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Biology, 6/e
Author Dr. George B. Johnson, Washington University
Author Dr. Peter H. Raven, Missouri Botanical Gardens & Washington University
Contributor Dr. Susan Singer, Carleton College
Contributor Dr. Jonathan Losos, Washington University

The Evidence for Evolution

Answers to Review Questions

Chapter 21 (p. 456)

1. Not every organism that dies becomes a fossil. Many fossils that exist are yet to be discovered. Erosion and other geological events have destroyed fossils. The study of horse fossils has shown that evolutionary change is not constant. Rates vary widely with periods of little change. Even when there is a trend, there are exceptions.

2. In Darwin's day they age-dated rocks by the position of various strata and could only give ages in relation to one another. Now radioactive dating is based on the half-life decay of certain radioisotopes, a definite quantity.

3. Dry summers made food scarce and larger beak size made the difference between survival and starvation.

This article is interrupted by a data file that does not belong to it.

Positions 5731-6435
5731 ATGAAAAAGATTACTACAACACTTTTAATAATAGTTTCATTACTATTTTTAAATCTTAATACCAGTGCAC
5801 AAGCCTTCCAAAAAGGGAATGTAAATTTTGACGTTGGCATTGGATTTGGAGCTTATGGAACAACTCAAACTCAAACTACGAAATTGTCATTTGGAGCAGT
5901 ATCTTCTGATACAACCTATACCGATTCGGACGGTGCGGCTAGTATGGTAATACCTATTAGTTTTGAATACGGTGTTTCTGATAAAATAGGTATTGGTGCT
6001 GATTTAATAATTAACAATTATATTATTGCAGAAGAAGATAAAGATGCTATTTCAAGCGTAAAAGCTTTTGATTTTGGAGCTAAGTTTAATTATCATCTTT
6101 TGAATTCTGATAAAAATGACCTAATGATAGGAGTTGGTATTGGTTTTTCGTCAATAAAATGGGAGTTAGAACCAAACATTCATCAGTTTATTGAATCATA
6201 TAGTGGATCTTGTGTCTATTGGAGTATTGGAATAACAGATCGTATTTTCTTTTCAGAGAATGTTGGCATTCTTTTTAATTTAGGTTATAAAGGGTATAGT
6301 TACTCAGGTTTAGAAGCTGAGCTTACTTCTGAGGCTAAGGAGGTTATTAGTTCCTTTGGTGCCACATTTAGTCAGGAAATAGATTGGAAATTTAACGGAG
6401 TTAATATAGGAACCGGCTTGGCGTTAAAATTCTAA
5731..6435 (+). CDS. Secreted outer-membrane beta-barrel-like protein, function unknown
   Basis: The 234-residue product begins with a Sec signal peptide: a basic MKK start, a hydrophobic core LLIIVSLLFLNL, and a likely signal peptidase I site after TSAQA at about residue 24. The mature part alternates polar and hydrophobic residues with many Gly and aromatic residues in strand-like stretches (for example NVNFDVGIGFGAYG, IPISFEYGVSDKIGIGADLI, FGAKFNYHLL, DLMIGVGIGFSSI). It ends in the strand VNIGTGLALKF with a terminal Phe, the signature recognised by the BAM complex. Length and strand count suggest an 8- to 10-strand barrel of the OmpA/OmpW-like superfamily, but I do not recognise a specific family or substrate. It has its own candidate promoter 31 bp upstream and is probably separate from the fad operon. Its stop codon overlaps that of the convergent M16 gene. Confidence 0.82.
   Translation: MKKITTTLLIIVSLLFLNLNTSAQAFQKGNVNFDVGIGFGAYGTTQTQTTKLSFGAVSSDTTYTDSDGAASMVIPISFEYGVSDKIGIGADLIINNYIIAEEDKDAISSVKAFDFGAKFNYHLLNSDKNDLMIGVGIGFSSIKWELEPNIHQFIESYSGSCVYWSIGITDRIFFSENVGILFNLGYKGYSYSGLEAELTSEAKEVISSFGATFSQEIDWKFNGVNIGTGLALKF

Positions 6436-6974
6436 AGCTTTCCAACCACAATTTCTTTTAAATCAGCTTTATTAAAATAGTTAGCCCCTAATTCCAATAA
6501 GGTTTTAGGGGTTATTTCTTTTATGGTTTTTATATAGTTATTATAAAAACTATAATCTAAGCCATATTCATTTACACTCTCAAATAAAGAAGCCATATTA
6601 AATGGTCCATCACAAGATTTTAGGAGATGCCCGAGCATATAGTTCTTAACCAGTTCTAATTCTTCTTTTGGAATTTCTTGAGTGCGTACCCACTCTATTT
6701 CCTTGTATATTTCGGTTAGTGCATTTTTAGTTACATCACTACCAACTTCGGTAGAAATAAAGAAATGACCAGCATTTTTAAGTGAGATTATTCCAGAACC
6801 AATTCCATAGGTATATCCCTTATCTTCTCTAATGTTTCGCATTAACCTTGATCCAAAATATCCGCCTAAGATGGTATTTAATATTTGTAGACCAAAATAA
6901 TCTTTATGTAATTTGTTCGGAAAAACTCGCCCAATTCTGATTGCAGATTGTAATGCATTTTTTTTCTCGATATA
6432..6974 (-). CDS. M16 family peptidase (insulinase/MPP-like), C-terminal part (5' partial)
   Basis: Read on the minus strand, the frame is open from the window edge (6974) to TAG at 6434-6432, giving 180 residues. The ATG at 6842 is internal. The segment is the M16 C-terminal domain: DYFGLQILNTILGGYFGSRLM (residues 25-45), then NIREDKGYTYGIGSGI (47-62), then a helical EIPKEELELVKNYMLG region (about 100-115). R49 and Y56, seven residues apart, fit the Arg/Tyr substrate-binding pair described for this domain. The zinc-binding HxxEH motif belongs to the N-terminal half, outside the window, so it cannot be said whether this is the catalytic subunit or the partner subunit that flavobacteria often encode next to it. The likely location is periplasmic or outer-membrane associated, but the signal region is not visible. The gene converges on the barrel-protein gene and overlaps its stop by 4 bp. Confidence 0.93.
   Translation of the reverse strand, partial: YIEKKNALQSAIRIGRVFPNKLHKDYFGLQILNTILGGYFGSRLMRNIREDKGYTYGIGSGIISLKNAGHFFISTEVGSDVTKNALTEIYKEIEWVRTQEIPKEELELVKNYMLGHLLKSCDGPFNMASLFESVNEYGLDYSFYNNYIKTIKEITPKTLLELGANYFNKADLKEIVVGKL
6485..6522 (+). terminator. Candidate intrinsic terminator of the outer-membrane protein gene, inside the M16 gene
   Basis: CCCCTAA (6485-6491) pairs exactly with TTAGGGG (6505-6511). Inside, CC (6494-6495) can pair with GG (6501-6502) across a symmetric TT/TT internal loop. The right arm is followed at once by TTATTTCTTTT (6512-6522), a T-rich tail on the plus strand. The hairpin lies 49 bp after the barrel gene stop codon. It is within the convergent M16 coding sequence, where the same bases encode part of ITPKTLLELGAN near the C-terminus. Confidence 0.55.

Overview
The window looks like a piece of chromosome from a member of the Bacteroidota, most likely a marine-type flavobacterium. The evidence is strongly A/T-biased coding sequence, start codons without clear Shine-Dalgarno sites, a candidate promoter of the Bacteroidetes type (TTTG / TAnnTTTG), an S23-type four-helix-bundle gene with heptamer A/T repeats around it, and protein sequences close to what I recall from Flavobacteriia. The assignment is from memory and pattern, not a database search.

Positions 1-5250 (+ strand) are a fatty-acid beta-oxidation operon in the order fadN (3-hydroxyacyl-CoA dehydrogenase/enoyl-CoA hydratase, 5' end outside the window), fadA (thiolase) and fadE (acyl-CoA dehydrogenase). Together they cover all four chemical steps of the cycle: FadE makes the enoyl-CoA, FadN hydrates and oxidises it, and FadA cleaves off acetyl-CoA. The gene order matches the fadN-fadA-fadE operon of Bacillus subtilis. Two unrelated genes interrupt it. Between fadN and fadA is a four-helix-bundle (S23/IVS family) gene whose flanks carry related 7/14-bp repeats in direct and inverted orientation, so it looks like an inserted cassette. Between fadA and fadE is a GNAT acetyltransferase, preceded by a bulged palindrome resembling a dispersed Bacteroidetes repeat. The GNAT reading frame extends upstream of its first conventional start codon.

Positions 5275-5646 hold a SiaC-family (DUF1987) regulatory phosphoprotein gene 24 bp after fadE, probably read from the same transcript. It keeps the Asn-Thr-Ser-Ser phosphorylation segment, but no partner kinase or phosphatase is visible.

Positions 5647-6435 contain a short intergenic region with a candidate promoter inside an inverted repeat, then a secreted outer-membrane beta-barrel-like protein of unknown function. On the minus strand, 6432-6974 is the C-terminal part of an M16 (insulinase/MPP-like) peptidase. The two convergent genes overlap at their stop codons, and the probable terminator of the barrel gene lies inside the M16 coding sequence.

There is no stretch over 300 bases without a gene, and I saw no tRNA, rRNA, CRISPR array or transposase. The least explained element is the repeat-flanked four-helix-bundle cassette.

4. Soot-darkened trees and pollution killed light-colored lichens, so light-colored moths stood out on the dark background and were eaten. Therefore, fewer light-colored moths survived to reproduce and a greater number of dark-colored moths reproduced and passed on their dark-color genes. Industrial melanism refers to the increase of melanin production by organisms to blend into the sootier atmosphere generated by industry.

5. Artificial selection, which we call breeding, demonstrates clearly that selection will produce substantial change in populations. Artificial selection is a good analogy for natural evolution. Artificial selection tends to produce change faster.

6. Homology is the development of seemingly different structures from the same ancestral source (wings in birds and fins on fish). It shows that change has taken place slowly and very demonstrably from earlier forms.

7. Convergent evolution is seen in organisms which are vastly different yet seem to have evolved the same mechanisms to deal with specific environmental pressures (such as albinism and blindness in cave organisms).

8. Darwin showed that an isolated population of organisms rapidly adapted and evolved to fit their habitat, with their closest relative being those encountered in the closest continental region.

9. Scientific creationism is not truly scientific because it is based on beliefs rather than observations, and it does not infer its principles from observations.